Tag Archives: thriller

The Girl on the Train

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This book is plastered liberally all over the London Underground network, so it’s difficult to avoid. Well, not the book itself, but advertisements for it. That’s how I found Apple Tree Yard last year, incidentally, which I was a little disappointed. Plus, when I was home in Ireland last week, my good friend gave me a copy as a birthday present. After a three-hour delay in the airport on the way back to London, I raced through this book, which probably could be well described as an if-you-liked-Gone-Girl,-try-this-type psychological thriller.

Rachel catches the same commuter train every morning. She knows it will wait at the same signal each time, overlooking a row of back gardens. She’s even started to feel like she knows the people who live in one of the houses. ‘Jess and Jason’, she calls them. Their life – as she sees it – is perfect. If only Rachel could be that happy.

And then she sees something shocking. It’s only a minute until the train moves on, but it’s enough.

Now everything’s changed. Now Rachel has a chance to become a part of the lives she’s only watched from afar.

Now they’ll see; she’s much more than just the girl on the train…

I started this book on Sunday night, I think, and had it finished by the time I was getting on the tube on Monday evening. That’s due in large part to the fact that I spent four hours sitting in an airport doing nothing (high winds…!! /shake fist) but also because it was thoroughly enjoyable and engaging.
There are three female narrators in this book – Rachel, an overweight, unemployed alcoholic who’s struggling to get through life; Anna, Rachel’s ex-husband’s new wife, who is living the perfect life in Rachel’s old home; and Megan/Jess, one half of the perfect couple who keeps Rachel sane on her daily train journey into London, pretending to go to work so her flatmate doesn’t realise that she’s lost her job.

This book has a lot of the hallmarks of Gone Girl and Apple Tree Yard – female characters who aren’t upstanding model citizens with infinite sex appeal, but rather real and relatable women who are as flawed and interesting (and, sometimes, hate-worthy) as the male characters in other books, who are three-dimensional and sometimes incredibly frustrating. As well as that, this book is a good example of unreliable narration and it’s littered with unsavoury characters and the sort of dark and twisted plot which really sucked me into Gone Girl, and helped me along with Apple Tree Yard.

I had one major complaint with this book, and it was the fact that I figured out who the main villain was relatively early in the book. But it did throw a few twists in there which put me off the scent for a while. So that pushed it further up in the rankings than it would’ve been if I had remained convinced about the villain for the duration of the book.

This is author Paula Hawkins’s first book, and it’s a really enjoyable one. I got sucked into the world of this murky, twisted web of affairs, lies, and betrayals, and was on edge as I raced through the climax of the book. I’ll definitely be looking out for more offerings from Hawkins, as this was a good example of a psychological thriller with strong, complex characters and that murky kind of motivation which made me love Gone Girl so much.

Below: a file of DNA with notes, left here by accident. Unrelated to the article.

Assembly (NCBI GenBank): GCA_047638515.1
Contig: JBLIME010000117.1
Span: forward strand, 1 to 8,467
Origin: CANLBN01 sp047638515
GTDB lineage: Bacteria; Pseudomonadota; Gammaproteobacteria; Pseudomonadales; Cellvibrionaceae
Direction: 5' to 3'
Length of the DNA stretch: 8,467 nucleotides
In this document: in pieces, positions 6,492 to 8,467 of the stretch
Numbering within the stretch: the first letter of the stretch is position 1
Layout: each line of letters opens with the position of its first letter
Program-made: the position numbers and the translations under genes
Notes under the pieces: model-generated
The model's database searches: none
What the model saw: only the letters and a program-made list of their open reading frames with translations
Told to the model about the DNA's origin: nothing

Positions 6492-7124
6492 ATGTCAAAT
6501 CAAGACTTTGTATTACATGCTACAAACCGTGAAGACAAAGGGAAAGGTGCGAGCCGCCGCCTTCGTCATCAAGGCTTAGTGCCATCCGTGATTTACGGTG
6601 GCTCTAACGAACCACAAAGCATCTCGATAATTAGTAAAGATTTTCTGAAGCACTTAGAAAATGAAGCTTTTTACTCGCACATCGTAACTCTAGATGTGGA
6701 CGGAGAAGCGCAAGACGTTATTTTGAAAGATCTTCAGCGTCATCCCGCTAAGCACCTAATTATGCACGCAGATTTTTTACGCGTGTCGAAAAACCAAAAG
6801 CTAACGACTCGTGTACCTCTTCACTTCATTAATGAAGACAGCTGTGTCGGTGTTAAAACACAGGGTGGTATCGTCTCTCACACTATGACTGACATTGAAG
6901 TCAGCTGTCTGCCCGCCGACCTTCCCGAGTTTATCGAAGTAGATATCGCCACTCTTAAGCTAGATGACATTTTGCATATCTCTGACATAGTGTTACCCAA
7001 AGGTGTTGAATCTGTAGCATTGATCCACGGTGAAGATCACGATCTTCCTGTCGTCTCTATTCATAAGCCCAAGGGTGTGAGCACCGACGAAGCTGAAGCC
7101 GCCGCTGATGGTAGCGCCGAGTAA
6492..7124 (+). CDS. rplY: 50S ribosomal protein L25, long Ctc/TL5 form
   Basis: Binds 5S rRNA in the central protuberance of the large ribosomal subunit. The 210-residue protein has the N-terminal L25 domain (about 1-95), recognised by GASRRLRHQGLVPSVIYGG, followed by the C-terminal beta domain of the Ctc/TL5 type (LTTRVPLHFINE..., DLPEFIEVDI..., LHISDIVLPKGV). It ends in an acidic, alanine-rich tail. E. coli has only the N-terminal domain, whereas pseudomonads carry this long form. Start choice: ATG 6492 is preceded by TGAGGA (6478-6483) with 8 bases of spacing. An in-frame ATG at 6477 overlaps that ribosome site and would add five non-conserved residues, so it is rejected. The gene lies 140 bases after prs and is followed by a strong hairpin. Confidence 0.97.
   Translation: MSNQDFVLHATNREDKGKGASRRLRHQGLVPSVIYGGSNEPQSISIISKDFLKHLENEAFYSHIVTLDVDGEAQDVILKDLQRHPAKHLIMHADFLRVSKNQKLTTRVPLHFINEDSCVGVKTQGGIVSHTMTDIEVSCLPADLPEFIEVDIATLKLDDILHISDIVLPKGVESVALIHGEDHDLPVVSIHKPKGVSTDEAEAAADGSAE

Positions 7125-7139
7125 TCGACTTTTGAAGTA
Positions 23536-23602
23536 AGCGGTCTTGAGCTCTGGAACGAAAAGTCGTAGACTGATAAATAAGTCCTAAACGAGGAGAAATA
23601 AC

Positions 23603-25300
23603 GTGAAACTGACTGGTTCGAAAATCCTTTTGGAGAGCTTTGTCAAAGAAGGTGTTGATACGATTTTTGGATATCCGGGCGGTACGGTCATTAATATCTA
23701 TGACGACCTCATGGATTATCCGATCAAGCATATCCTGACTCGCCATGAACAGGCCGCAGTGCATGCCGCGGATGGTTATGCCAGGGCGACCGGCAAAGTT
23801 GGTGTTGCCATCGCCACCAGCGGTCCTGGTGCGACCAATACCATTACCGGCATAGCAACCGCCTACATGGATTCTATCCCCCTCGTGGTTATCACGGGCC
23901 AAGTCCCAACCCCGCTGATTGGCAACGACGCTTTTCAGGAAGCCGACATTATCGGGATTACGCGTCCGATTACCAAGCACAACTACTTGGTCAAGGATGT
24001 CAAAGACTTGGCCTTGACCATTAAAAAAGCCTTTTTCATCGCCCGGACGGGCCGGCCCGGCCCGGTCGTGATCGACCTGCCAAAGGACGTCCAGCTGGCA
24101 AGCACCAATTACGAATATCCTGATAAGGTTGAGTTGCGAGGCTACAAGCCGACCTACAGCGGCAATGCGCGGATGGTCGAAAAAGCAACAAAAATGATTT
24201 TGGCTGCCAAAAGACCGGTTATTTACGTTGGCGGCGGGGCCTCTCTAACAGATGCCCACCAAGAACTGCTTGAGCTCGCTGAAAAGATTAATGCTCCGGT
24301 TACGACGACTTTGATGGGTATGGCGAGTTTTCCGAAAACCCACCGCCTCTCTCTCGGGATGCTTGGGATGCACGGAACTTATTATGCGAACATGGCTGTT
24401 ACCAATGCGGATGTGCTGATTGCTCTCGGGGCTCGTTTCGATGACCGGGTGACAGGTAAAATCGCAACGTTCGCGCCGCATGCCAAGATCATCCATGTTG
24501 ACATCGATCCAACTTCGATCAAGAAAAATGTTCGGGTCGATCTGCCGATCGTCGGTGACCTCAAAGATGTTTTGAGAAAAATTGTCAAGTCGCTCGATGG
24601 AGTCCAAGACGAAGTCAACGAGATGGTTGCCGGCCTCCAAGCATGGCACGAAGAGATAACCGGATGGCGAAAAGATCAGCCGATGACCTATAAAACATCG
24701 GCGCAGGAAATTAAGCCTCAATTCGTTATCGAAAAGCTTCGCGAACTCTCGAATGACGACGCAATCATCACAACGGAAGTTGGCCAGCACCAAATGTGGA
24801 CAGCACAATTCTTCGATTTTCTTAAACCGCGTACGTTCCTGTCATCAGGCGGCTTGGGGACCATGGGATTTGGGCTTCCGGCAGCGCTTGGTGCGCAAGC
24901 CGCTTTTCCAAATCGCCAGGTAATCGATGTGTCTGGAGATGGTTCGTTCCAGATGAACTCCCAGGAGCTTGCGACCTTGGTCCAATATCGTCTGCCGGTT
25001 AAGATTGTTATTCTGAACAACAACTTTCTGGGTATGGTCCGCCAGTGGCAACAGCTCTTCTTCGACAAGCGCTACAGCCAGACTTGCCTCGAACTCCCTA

Four Stars
****

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Book #96 – Lexicon

lexicon-pb-u110I picked this book up, together with The Girl with all the Gifts, a few months ago, and read it while I was home over the summer – the blurb intrigued me so much that day that I bought it, even though I had gone in with the intention of picking up a fantasy book. Still, though, I don’t regret my decision!

Lexicon – Max Barry

 

Sticks and stones break bones.

Words kill.

They recruited Emily from the streets. They said it was because she’s good with words.

They’ll live to regret it.

Wil survived something he shouldn’t have. But he doesn’t remember it.

Now they’re after him and he doesn’t know why.

There’s a word, they say. It shouldn’t have got out. But it did.

And they want it back…

I knew very little about this book before I went into it. I saw it in the shop, I picked it up, I read it a few weeks later. I found the premise hugely original – the idea that words could be used like a sort of hypnosis, taking the art of coercion to new levels.

Lexicon was the sort of book which unfolds as you read it, with nothing being revealed until it has to be. There were a few little twists which I saw coming, and others which I didn’t – the best kind of book, I think.
Lexicon was at once both a sweeping examination of the human condition and a smaller love story, entwined together, jumping between time spans and sweeping me up into the story of the master word, what it did, and how much people were willing to do to get to it.
I devoured this book in only two days, and would happily recommend it.

Four stars
****

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Book #74 – The Girl with all the Gifts

17235026Sinéad and I have a system, since we live in different countries – if we see a book we think the other might like, or which we find interesting, we text a picture of it. This was one of those books (she sent it to me), and after checking it out, I agreed, so I picked it up a few weeks ago, and read it not long after.